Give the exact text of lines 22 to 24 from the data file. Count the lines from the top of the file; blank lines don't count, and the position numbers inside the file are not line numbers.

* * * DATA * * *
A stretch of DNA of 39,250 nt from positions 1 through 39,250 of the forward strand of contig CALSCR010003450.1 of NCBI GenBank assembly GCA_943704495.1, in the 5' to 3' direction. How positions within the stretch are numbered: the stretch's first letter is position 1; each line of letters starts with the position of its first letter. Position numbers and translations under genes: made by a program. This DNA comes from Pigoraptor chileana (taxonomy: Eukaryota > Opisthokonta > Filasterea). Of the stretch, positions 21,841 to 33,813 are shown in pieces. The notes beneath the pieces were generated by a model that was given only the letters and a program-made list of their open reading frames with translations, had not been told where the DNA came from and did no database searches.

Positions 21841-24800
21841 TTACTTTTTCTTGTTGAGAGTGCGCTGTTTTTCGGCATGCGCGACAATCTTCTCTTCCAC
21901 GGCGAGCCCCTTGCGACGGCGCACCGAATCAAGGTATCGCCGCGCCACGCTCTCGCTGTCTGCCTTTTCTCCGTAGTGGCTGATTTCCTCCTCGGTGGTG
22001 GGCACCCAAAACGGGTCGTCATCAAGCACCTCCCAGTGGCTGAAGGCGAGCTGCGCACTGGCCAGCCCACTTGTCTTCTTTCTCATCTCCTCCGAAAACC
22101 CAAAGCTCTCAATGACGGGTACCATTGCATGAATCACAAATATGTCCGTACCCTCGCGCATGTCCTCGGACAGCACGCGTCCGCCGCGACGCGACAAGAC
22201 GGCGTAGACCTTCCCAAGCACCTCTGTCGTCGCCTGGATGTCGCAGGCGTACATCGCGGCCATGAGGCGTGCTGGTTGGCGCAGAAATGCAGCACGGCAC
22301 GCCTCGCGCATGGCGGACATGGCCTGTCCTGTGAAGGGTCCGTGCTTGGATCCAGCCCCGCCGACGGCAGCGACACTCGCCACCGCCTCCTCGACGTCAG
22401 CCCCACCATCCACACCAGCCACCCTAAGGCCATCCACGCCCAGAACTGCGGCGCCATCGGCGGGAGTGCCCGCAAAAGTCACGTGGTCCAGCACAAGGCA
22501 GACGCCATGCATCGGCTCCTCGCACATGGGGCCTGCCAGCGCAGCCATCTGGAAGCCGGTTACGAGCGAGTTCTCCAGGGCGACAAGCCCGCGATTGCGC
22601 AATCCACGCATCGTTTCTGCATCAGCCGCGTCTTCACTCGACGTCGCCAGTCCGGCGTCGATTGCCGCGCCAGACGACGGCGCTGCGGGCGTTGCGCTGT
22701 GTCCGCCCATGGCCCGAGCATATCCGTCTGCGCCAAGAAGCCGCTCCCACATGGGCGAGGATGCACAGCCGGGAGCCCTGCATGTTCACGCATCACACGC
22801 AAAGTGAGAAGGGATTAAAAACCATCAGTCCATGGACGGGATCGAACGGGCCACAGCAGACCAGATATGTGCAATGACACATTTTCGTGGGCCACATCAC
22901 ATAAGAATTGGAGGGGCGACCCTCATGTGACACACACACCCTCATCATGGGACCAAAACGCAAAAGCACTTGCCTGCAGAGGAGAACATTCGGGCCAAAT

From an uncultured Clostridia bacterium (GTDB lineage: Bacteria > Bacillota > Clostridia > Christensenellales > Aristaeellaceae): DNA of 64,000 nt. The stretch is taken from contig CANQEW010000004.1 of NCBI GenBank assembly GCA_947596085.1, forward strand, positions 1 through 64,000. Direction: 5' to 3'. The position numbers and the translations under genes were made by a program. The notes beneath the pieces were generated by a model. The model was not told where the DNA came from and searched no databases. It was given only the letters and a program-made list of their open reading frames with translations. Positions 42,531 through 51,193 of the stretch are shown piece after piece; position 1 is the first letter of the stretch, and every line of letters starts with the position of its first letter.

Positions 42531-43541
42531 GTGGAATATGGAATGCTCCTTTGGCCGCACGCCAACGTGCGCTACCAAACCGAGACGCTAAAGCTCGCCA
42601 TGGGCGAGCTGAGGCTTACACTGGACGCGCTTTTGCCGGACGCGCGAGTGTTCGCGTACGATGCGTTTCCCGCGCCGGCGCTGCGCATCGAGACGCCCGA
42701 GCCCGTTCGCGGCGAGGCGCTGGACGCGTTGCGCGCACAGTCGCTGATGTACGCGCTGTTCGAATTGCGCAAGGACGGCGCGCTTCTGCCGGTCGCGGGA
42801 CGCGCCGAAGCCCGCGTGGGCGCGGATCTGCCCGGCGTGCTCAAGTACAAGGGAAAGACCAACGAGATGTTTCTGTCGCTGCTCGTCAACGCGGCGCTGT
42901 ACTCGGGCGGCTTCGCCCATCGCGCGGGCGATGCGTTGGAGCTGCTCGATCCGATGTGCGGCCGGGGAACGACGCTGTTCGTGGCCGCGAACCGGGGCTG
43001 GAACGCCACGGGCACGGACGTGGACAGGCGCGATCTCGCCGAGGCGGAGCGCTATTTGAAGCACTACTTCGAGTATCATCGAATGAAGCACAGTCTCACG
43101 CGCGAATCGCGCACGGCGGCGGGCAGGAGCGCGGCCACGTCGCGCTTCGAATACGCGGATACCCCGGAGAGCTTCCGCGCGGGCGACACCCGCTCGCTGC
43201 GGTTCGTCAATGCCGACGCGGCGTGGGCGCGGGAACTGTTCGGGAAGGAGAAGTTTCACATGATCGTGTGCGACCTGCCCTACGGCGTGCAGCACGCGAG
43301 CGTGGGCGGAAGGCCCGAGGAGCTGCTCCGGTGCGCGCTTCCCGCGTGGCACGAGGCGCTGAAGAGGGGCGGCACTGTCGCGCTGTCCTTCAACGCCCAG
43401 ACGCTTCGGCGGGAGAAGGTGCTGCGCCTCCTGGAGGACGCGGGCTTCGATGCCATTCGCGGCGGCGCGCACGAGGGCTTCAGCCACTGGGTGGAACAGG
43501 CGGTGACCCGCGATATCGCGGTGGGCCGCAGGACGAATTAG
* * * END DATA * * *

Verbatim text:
43001 GAACGCCACGGGCACGGACGTGGACAGGCGCGATCTCGCCGAGGCGGAGCGCTATTTGAAGCACTACTTCGAGTATCATCGAATGAAGCACAGTCTCACG
43101 CGCGAATCGCGCACGGCGGCGGGCAGGAGCGCGGCCACGTCGCGCTTCGAATACGCGGATACCCCGGAGAGCTTCCGCGCGGGCGACACCCGCTCGCTGC
43201 GGTTCGTCAATGCCGACGCGGCGTGGGCGCGGGAACTGTTCGGGAAGGAGAAGTTTCACATGATCGTGTGCGACCTGCCCTACGGCGTGCAGCACGCGAG